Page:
These compromises were understandable two years ago, but today Intel can no longer justify them—especially when faced with its rival AMD and the Opteron processor still a compelling play for enterprise environments. With Nehalem, Intel needed to remedy its last weaknesses by designing a modular architecture that could adapt to the differing needs of the all three major markets: mobile, desktop and server.

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  • 1 Hide
    americanbrian , 14 October 2008 16:36
    While undoubtedly this will create a whole new level of performance. I imagine it will be prohibitively expensive. Coming in just as the global economy hits a trough.

    For this reason I think AMD has a brighter future when it releases it's new 45nm cores. They will provide a good performance increase and I am willing to bet will still trump intel on the price/performace scale.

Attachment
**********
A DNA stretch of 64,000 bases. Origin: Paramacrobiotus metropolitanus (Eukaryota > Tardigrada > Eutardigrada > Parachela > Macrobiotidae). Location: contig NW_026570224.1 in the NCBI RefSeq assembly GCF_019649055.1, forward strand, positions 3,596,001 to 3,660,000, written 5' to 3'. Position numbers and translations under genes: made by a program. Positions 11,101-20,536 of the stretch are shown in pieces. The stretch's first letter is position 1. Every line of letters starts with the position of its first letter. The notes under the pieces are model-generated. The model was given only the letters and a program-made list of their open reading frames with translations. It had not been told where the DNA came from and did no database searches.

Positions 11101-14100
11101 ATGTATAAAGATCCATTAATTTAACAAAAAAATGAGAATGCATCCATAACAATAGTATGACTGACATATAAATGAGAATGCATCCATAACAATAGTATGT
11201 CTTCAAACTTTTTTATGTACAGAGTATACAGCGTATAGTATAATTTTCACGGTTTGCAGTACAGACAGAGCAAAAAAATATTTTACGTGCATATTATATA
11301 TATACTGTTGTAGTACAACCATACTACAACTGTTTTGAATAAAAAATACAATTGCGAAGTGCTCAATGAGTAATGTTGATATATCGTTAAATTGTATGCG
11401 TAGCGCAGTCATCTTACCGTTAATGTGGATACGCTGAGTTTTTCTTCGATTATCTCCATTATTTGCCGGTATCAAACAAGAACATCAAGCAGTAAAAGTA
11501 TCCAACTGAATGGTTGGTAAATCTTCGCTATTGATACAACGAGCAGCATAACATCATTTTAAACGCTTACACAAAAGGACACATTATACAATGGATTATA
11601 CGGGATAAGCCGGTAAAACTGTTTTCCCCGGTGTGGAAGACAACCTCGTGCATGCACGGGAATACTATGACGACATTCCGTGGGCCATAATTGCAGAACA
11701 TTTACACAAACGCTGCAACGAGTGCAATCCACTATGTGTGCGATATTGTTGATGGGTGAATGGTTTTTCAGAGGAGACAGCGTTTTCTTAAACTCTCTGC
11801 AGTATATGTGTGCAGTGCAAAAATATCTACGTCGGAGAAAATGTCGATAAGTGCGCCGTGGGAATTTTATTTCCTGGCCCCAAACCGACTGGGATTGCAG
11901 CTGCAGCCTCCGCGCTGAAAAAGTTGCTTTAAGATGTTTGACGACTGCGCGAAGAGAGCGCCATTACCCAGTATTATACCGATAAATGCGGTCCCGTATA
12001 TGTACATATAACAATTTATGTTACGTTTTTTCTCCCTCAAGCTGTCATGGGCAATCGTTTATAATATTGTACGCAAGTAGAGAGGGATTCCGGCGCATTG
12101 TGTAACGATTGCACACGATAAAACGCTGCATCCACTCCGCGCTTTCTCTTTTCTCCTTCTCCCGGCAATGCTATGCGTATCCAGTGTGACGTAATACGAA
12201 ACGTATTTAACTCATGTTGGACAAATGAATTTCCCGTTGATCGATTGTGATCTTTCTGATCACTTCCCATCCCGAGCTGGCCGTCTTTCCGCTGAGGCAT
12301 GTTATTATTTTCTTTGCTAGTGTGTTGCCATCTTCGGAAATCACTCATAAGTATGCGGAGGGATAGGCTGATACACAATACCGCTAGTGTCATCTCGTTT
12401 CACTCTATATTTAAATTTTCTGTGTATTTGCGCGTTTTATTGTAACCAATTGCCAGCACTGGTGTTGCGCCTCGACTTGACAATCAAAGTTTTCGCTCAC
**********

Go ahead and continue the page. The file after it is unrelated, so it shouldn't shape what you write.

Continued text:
• 0 Hide
    mi1ez , 14 October 2008 17:05
    Fantastic article, very insightful.
  • 0 Hide
    M_Taylor40 , 14 October 2008 17:37
    First off, I have not read the entire article but I just want to comment on the name.
    I've been saying this since they announced the design of Nehalem, its Intels take on AMD design, which means your getting the best of both companies as AMD designs have been so much better than Intel but AMD could not challenge what Intel already had.
    It's been a long time coming for Intel to adopt AMD's designs but I really do look forward to the release (Well 6 months after when I might be able to afford a Core i7 system!), but feel AMD really needs to pull something out the hat to compete.
    Anyways, from what I have read, its a good article lol.
  • 0 Hide
    goozaymunanos , 14 October 2008 21:45
    good...progress!

    btw, where's the 8-core systems we were promised for 2008?

    ..and where's all the re complied apps to take advantage of all this processing parallelism?!



    p.s. stuff and nonsense: http://www.eupeople.net/forum
  • 0 Hide
    eriko , 14 October 2008 23:28
    My credit card is restless...
  • 1 Hide
    Anonymous , 15 October 2008 01:04
    just hope the bank is still around to honour your credit card... :D 
  • 0 Hide
    bobwya , 15 October 2008 01:14
    Now that's more like it!! A well informed article, that is well written and imparts some useful information... More of the same please THG!!

    I'm just off to sell those AMD shares...

    Bob
  • 0 Hide
    jammydodger , 15 October 2008 20:46